How he learns can be shared with others.Opening chapter/first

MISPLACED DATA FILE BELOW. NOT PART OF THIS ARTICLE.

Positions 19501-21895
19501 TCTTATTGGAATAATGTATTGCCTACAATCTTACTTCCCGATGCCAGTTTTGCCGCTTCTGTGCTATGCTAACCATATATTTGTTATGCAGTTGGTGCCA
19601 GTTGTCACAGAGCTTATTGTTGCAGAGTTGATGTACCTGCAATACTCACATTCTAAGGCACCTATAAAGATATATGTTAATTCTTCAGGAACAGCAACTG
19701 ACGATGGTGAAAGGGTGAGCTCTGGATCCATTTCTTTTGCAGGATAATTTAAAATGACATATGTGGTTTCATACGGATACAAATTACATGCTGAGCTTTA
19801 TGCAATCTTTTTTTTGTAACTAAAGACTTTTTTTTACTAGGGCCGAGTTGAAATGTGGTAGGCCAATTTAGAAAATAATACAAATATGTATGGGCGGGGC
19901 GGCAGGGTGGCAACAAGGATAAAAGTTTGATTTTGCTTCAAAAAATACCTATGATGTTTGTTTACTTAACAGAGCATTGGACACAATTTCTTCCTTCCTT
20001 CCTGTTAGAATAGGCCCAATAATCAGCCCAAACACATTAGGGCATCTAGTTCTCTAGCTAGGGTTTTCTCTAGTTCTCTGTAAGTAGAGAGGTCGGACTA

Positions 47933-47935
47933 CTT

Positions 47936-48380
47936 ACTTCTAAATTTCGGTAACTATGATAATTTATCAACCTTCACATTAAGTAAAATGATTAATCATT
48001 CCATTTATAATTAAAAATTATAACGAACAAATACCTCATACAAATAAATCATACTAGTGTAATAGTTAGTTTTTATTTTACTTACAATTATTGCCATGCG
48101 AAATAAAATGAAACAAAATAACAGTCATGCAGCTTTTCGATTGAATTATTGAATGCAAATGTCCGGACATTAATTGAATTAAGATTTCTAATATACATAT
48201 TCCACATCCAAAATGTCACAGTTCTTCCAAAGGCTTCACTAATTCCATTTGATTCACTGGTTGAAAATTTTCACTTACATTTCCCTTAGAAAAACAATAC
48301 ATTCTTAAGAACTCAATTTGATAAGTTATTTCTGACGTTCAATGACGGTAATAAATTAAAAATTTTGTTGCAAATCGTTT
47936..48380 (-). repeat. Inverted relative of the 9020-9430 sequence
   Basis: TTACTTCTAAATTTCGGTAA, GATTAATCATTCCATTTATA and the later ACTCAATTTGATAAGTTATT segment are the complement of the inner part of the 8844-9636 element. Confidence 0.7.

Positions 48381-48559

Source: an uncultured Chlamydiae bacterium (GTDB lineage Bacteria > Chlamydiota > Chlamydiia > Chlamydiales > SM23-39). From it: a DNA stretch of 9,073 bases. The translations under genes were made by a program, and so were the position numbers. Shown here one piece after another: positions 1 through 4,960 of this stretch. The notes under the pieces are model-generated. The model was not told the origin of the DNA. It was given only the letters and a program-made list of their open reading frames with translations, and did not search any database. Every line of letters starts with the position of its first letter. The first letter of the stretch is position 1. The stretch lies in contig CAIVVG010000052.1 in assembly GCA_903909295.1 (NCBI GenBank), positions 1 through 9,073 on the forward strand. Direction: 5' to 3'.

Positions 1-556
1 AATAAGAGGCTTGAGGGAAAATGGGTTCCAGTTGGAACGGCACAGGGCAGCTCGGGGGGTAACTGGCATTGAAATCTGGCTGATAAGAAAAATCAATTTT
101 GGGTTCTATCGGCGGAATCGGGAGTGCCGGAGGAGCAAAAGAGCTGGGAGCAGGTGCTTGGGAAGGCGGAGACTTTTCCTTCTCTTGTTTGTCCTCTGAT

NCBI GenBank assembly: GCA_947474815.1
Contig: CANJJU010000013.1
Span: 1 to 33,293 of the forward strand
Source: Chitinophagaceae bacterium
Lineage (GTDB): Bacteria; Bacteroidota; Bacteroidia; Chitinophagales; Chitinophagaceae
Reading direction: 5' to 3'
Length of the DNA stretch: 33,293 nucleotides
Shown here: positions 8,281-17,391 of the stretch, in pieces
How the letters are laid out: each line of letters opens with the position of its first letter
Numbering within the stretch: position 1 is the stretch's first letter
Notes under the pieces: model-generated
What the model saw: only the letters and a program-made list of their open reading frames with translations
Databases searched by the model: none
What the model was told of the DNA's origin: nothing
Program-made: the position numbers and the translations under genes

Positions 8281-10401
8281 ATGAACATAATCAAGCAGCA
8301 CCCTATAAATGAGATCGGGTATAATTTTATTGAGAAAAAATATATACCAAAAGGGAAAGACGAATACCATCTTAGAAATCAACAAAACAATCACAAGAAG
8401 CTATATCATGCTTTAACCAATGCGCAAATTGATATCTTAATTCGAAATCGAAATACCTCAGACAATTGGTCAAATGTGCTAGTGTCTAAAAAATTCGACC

How might the title relate to the text? What does it suggest? Why might the author have chosen it over any other title?The simple title of Faust relates to how he sees himself as the most important person in his life, and how he does not acknowledge how what he learns can be shared with others.Opening chapter/first few pages: Summarize how the book begins (beginning chapter, scene, etc.).  What effect do the opening pages create? What purpose did the author have in beginning the work this way?Faust begins with a lengthy preface on the methods that Johann Wolfgang Von Goethe used when creating the interpretation.  Goethe states that many interpretations have been done incorrect due to laziness, but his interpretation will be very accurate and correct.  The preface informs the reader on what Goethe’s attitude for the book will be.  Goethe demonstrates his serious tone through the preface.Setting, time, place, situation (may be one or more; must do this for each one) actual geographic location, physical arrangement of rooms; the time period, history, or seasons in which the action takes place; general environment of characters (for example, the religious, mental, moral, social, and/or economic conditions). The setting is Leipzig, a city in Germany. Faust’s study is very messy and a rather small, narrow Gothic chamber. The time period is somewhere between 1772-1775. The season is spring as it takes place in April. Religiously, Faust is a devout believer in God as he was chosen as a representative of God to be tested on, and mentally, Faust battles feelings of truth and discovery of knowledge, and socially, Faust is quite isolated as he is usually in his study or in his thoughts even though many people praise and want to converse because he is a physician, and economically, he is quite wealthy as he and his father were both physicians and greatly praised. For Mephistopheles, religiously, he worships and serves Satan and wants to challenge God to test a human’s faith in God, and mentally, Mephistopheles is conflicted between trying to help warn Faust and serving the Devil and carrying out his will, and morally, he is very base and tries to use trickery and deception to do what he needs to do. For Margaret, spiritually, she is a firm believer in God and goes to church often, and mentally she battles feelings of insecurity in beauty, and morally she tries to do the right thing as she is pure, and socially she lives in a small, peasant village and has father, her brother is off at war, and is only acquainted by her mother and Martha, and economically she is very poor and a peasant. Characters:  List major characters of book and include the following for each:Conflicts (internal or external) that motivate and shape the character2 or 3 words (key personality traits) that characterize each person (example: ambitious, lonely, overprotected)Faust is defined by his search for knowledge and how his mind will never rest until it understands the universe this, in turn, leads to his disconnect with the common man and how he feels that he is different from every other person. Observant, sensible, intelligentMephistopheles is not actually Satan himself, he is a servant of him, and secretly, he battles internal conflicts of wanting to help to warn  Faust before he gets himself into something horrific, and serving the Devil. Deceptive, wise, and powerfulMargaret is a poor but pure and spiritual girl who is conflicted in how Faust wishes to court her and how often times being ‘holy’ isn’t beneficial to your  worldly life and the possessions you could obtain.  Pure, Untainted, innocentMartha appears to be easily swayed, and very worldly in her life as she values material possessions. She seems to be conflicted over her husband’s death, not because he is gone, merely  because he left her no money, a problem she sets out to fix by flirting with Mephistopheles.Impure, selfish, flirtatious Point of view: Which point of view is used (1st-person narrator; 3rd-person limited; 3rd-person omniscient; etc.)? The point of view that the author, von Goethe, utilizes throughout the entire work resembles third-person omniscient, but because the book is written in the style of a play, a point of view is not present.What is the main conflict? With which character is it most directly concerned? What other characters are involved?The main conflict is the choice to repent or escape the wrath of the town and the Lord due to the series of calamities Faust inspired Margaret to commit.  Margaret was first given a sleeping potion by Faust so that they could get into bed together without her mother knowing; however, the poCommentary on plot, etc.For each character: what values did each hold, and what purpose did each character have in the book? Also, how did the society of the book influence each character?Faust- Faust holds values of: courage, education, curiosity, independence, and growth.Mephistopheles-As a character, he is very rebellious and values rebellion and spends much of his time undermining the society around him. Margaret – As Margaret is seen as the purest of the characters she values good deeds, hard work, and strong religious values, something that becomes more and more apparent as Faust and Mephistopheles lead her astray.Martha – As the parallel to Mephistopheles, Martha values worldly possessions and things that appear to have monetary value Plot:Summarize the plot (This should be short!  50 words or fewer) Construct a plot diagram (Freytag’s Pyramid) for the entire story (complete once you’ve finished the book). Identify the inciting event, each of the conflicts/ complications, the climax, and the resolutionList any parallel or recurring events you see (example: In All Quiet on the Western Front, the narrator, Paul Baümer, frequently discusses contrasting images of death and destruction versus nature and beauty).Recurring events include Mephistopheles constantly joking and making fun of Faust whether it be because he is in love or if Faust can’t grasp the concepts of being bad and immoral.Another parallel event is that Mephistopheles often portrays a weaker side of himself to try to trick people in believing he can be trustworthy and isn’t truly capable of great mischief.Faust’s downward spiral is constantly encouraged by Mephistopheles, and we see Faust slowly lose his inhibitions and morality as he turns to selfishness and sin.See if you can make a connection between this work and another story with similar plot line or similar characters, etc.When Faust makes a deal with Mephistopheles, Mephistopheles asks for blood and paper to seal their contract and Faust reacts with disdain about how trust alone was not present, like how Brutus in Caesar blunty pointed out how a paper alliance was not needed.The biblical story of Adam and Eve relates to the story character-wise.  Faust often tempts Margaret with temptations in the name of love and with Mephistopheles’ devilish advice, like how Eve, with the help of the Devil serpent, tells Adam to eat the Forbidden Fruit because she knows he was also curious about its taste.  Reluctantly, Margaret, like Adam, accepts such gifts and opportunities and eventually both lovers face conflicts with each other, each solely aware of the Lord’s potential judgement upon them.  There is a connection with Romeo and Juliet because Faust killed Margaret’s brother and because of that, Margaret believes she cannot be with Faust. Also, there is the feeling that their love is forbidden because if Margaret joins Faust, she would be poisoning her innocent and pure soul to join Faust and go to Hell. About the conclusion–was it a satisfactory ending to the work? Why/why not? If not, how would you have ended the work, and why?Due to Johann Wolfgang Von Goethe later writing a second part to the book, the ending leaves the possibility of a longer storyline for Faust and Mephistopheles. Despite this, Von Goethe gives the book a strong ending point by resolving the main conflict with Margaret’s “redemption” and her acceptance of the consequences caused by her sin. Memorable lines/scenes (minimum of 6 lines-3 for A, 3 for B)Write down any memorable lines from the book that you liked or that illustrated important ideas in the work. Write commentary on these—why is each memorable and how does it enhance the meaning of the work?”O happy he, who still renews, The hope, from Error’s deeps to rise forever! That which one does not know, one needs to use; And what one knows, one uses never” (pg 28)In this passage Faust examines his thirst for knowledge and identifies it as a need to understand the world and escape the day to day toil. Despite this he acknowledges that muck of what he has learned is worthless and that he will never know everything and he will always have more to learn.”My peace is gone, My heart is sore, I never shall find it, Ah nevermore!” (von Goethe 165)Margaret, the main female protagonist, describes her internal conflict as she projects her mixed emotions in a soliloquy. The style of the soliloquy is unique as it appears only once in the story, as Margaret attempts to understand her feelings for Faust. This entire chapter dedicated to Margaret’s inner thoughts enhances the story in a way that allows the audience to better comprehend her situation with Faust. Find quotations that illustrate the writer’s skill in establishing mood/tone, imagery, symbolism, and characterization.”She plucks a star-flower, and pulls off the leaves, one after the other.” (von Goethe 149)Margaret is represented as this religious flower of innocence, the star-flower.  This plucking may either show her strong trust in God’s will to show to her through nature his plan for her, whether Faust was meant for her adding comedy of child-like innocence to the dark mood of indecisiveness and caution.  The falling petals can also be shown to symbolize Margaret’s loss of innocence and the rising room for doubts within her, foreshadowing her internal conflicts portrayed in the later chapters, further developing her character’s significance and role as an essence of purity.”This drear, accursed masonry, Where even the welcome daylight strains but duskly through the painted panes. Hemmed in by many a toppling heap of books worm-eaten, gray with dust, Which to the vaulted ceiling creep… ” (von Goethe 3)The excerpt describes Faust’s workplace, whose claustrophobic and dreary state presents itself clearly to the reader through von Goethe’s use of imagery. “Strains”, “hemmed in”, and “creep” “The night with the mist is black; Hark! How the forests grind and crack! Frightened, the owlets are scattered. The evergreen palaces are shaking! Boughs are groaning and breaking, The tree-trunks terribly thunder, The roots are twisting asunder! … ” (con Goethe 206)Theme and other abstract ideasWhat are the major themes of the work? Provide a short phrase for each theme.No one is strong or smart enough to resist temptation.Moral integrity should never be compromised in one’s pursuit of wealth or pleasures.How is each theme portrayed in the book? (Example: In All Quiet on the Western Front, the theme of alienation is shown through Paul’s inability to communicate with his parents and connect with people back home.)Faust’s slow fall from grace through small sinful acts that are intended to win over Margaret.Faust and Margaret have the dilemma that while god’s path is holy the devil’s path is full of temptation and will make them happier in their present situations.What was the author’s purpose in writing this book?Does the author use imagery, symbolism, allusions, etc. to develop his/her themes? How?Mephistopheles is shown to use mythological allusions to enhance the allure of temptation with envied divinity. When Faust drinks the witch’s potion, Mephistopheles illustrates the effects as seeing every woman as Hera, one of the three goddesses of incredible beauty.  When Faust sees Margaret in chains, Mephistopheles attempts to pull his attention away by labeling her as a trap: a Medusa in the disguise if any man’s lover.When in doubt of Faust’s loyalty and sincere lover for her, Margaret is shown innocently plucking a star flower.  This flower symbolizes Margaret’s faith because it stands for purity with its white color as well as deep faith in God.  The jewelry box and it’s gems represent a form of temptation often seen in this story, from the first three attempts to gift Margaret and in a description of happiness in accordance to Mephistopheles and at the “orgy” at the tower of witches.  The tower of witches StyleDescribe how the author’s overall style and pick several examples that illustrate it (and pick 2 different but complementary words to describe the style).The author’s overall style of the book is dependent on rhyme and connections between characters and images.  Faust always talks to Mephistopheles in an ABAB rhyme scheme.  When Faust is finally alone, he loses this rhyme scheme and speaks in prose.  He returns to speaking with the ABAB rhyme scheme when Mephistopheles enters his forest and cavern.  This shows how Faust depends on Mephistopheles to speak in his ABAB rhyme scheme and it is not natural for Faust.  Von Goethe’s style is also very dependent on connections.  All of the images included in the book have parts that are all connected.  The image on page 169 has beads that connect the lady’s arms to the bottom line.   This literally connects the entire image to not have separate parts.  All of the characters in Faust are connected.  All of the characters are connected by either friendships, familial relationships, or romantic relationships.How does the author’s diction, grammar, sentence structure, organization, point of view, detail, syntax, and irony enhance the meaning of the work and show his/her attitude?Von Goethe uses songs and soliloquies to show deeper feelings of the characters to the reader.  Margaret realizes the true impact of Faust’s actions in her only soliloquy or song.  Another way Von Goethe enhances the meaning of the book is by using a specific rhyme scheme for each character’s speech.  Rhyme scheme is mainly ABAB and ABBA throughout the book.  When Faust is around Mephistopheles, he always speaks with an ABAB rhyme scheme.  In Chapter twenty three, the rhyme scheme is broken and Von Goethe begins to write in prose.  This change in writing style is very important because it shows the power of Faust in front of Mephistopheles.  The rhyme scheme enhances the book because it provides rhythm and it shows when a character is comfortable or not by the change in their speech.  When characters like Faust are comfortable in their situation, they break their rhyme scheme.  The rhyme scheme of Faust allows Von Goethe to indirectly reveal characteristics about the character, therefore enhancing the meaning of the work.